Down Syndrome and Alopecia Areata (hair loss)

I’ve had a lot of people ask me recently, not unkindly, about Jessie’s hair loss. Jessie has Alopecia Areata and although she has had it for a long time it’s more visible than ever.   Alopecia Areata is an autoimmune disorder that causes your immune system to attack your hair follicles.  It is considered to be Alopecia Areata when there is some hair loss but not complete baldness.  If all hair is lost it is called Alopecia Totalis.  Alopecia Areata is more common in Down syndrome, affecting 5-9 % of people with DS compared to 1-2% of the general population.

The first time we noticed some round bald patches in Jessie’s hair she was 3 or 4 years old.  It was on the back of her head and low, near the neck.  Unless we put her hair up, it wasn’t visible to anyone else.  After I mentioned it to her pediatrician, we later saw a dermatologist.

Although the dermatologist explained that it was an autoimmune disorder where the immune system attacks the hair follicles, it was actually a hair stylist that clued us in to there being a connection to when Jessie has been sick.  The hair stylist had a client who would get a bald spot (hers seemed to reoccur in the same spot) whenever she got sick and would later grow back.  This isn’t mentioned in the articles I read, so this doesn’t seem to always be the case.  It makes sense to me, however, that it would happen when the immune system is stressed from sickness.

Since the first time Jessie had those two bald spots, I think she has always, or almost always, had one somewhere on her head.  Sometimes they were visible and other times not so much.  When she was 5 and in  preschool  she was sick more often than she ever had been.  She lost a lot of hair.  It wasn’t quite as visible as her current state because it wasn’t in the front.

Sometimes her hair grows in quicker than others, but it usually takes several months to a year.  Last year she had several ear infections in the winter.  She swims on the swim team and also had a couple of colds.  Looking back, I don’t think her ear was completely clearing up because now that it has, she hasn’t had any more ear infections since then. She has had two sets of ear tubes, and still has a tube in one ear.

It doesn’t 100% of the time seem to be linked to sickness, but is almost always during the “sick season” and rarely during the summer that she looses hair.  She will still have bald patches but won’t usually lose more hair during the seasons that everyone else is typically well.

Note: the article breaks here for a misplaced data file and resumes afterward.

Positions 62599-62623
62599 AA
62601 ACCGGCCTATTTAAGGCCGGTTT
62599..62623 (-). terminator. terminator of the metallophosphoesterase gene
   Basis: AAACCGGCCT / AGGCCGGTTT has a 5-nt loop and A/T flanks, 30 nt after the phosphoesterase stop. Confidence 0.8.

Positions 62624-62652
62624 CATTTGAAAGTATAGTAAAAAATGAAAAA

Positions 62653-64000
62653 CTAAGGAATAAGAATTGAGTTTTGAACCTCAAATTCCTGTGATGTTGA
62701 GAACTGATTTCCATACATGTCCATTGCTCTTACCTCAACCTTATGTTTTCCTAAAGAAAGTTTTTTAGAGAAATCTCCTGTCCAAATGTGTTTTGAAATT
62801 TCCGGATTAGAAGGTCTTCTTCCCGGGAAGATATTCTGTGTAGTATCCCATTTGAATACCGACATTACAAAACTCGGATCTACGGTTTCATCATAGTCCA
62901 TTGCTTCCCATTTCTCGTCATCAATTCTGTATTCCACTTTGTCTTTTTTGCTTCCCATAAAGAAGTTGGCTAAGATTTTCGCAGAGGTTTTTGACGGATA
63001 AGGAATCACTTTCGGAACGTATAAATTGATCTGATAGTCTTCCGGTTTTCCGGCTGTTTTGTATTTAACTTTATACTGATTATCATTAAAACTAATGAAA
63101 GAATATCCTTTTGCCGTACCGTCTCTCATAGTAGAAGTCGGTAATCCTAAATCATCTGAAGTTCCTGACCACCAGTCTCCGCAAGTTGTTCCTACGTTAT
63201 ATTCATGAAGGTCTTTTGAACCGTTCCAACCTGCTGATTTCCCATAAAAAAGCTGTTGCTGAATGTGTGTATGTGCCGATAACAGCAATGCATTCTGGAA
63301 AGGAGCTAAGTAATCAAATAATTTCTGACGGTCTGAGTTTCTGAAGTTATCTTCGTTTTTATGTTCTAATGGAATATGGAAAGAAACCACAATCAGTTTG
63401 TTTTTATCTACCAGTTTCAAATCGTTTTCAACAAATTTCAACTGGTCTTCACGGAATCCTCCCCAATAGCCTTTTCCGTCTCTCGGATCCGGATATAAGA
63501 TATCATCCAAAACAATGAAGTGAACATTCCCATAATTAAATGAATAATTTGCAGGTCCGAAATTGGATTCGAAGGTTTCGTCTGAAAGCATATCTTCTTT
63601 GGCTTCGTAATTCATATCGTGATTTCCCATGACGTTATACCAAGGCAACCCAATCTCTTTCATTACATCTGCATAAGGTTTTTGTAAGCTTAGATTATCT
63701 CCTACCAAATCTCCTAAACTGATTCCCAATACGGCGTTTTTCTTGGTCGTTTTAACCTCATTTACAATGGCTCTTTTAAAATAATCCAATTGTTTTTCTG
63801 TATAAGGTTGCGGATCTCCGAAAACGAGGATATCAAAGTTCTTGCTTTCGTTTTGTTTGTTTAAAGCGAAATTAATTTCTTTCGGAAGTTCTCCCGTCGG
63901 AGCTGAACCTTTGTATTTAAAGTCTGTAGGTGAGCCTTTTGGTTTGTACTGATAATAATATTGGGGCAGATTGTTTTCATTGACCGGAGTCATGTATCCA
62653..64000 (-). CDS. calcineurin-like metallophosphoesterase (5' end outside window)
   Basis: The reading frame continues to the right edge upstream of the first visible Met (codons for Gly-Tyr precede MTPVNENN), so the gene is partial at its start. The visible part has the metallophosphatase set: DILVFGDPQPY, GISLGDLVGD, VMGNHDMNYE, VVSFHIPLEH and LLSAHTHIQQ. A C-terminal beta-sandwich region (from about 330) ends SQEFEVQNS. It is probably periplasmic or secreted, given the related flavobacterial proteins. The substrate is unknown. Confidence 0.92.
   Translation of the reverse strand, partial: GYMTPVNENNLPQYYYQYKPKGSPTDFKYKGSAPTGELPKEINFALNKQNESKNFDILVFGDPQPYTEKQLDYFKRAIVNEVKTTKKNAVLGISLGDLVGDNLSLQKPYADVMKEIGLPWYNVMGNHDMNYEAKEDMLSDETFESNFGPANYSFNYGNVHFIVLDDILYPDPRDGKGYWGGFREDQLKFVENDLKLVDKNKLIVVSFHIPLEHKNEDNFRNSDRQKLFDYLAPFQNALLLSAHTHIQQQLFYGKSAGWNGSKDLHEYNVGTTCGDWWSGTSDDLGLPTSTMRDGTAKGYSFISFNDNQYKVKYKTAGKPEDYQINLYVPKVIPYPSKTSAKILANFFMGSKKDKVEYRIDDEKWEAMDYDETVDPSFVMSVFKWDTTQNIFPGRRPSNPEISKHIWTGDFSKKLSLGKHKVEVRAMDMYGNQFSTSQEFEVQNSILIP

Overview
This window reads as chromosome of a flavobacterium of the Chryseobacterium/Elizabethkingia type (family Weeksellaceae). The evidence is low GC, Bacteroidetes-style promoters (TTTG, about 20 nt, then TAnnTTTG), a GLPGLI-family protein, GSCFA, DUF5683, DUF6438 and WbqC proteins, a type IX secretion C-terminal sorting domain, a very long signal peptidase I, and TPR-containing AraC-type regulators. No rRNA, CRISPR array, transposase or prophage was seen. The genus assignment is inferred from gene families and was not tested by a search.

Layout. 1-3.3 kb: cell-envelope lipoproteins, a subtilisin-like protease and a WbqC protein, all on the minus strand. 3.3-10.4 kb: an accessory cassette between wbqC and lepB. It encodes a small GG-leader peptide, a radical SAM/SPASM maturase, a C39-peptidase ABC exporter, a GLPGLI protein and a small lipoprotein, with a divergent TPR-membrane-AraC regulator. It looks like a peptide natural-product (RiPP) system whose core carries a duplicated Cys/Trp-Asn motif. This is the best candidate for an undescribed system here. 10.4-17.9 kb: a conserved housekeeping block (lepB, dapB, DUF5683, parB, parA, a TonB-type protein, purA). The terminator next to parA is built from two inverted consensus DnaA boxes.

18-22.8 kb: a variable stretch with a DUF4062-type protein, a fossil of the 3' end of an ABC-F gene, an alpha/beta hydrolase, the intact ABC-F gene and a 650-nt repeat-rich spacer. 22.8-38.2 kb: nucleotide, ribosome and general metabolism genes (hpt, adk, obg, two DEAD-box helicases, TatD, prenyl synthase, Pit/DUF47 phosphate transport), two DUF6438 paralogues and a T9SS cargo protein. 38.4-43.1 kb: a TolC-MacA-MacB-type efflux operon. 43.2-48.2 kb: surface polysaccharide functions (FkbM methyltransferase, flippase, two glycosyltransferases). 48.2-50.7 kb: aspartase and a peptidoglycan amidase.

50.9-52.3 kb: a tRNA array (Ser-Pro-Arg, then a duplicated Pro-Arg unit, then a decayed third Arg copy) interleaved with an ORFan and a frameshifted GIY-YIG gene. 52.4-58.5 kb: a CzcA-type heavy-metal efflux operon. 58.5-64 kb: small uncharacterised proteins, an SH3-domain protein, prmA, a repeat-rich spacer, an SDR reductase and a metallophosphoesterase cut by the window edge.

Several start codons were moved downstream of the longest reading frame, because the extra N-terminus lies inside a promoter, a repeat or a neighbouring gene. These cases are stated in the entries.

There was one year when she lost most of the eye brows on one side.  It wasn’t very noticeable though because of her glasses.  When she was younger, Jessie didn’t think as much about it, but at 16, she’s very aware of it and sometimes she’s self conscious and sad about it.

When she first developed the bald patches our dermatologist prescribed a topical steroid cream.  The dermatologist told us the cream didn’t have a high success rate, but that we could try it.  It didn’t work for us.  Adults sometimes do steroid injections into the scalp (suppresses the immune system) but our dermatologist said it’s painful and not recommended for children.

I haven’t done a ton of research into autoimmune disease.  Honestly, when she has less hair loss I forget about it for a while.  The hair loss though is an indication of an immune system malfunction (don’t you love my layman’s terms 🙂 ) If you google Down syndrome and autoimmune disease, most search results  have such a high level of medical jargon that I don’t understand the bulk of it.  What we have known for a long time though is that the immune system of the person with Down syndrome is impacted by the chromosomal abnormality.

Sometimes rather than think about autoimmune disease, I prefer to bury my head in the sand just watch Netflix.   Wellness Mama is a podcast I enjoy.  I find her easy to listen to and she interviews very knowledgeable guests.  She has some podcasts on autoimmune disease worth listening to.

If you have knowledge about  or experience with Alopecia Areata and Down syndrome or resources to point me in the right direction, I would love to hear from you.

Hope you’re having a great week.  And that your hair isn’t falling out.   I couldn’t resist.


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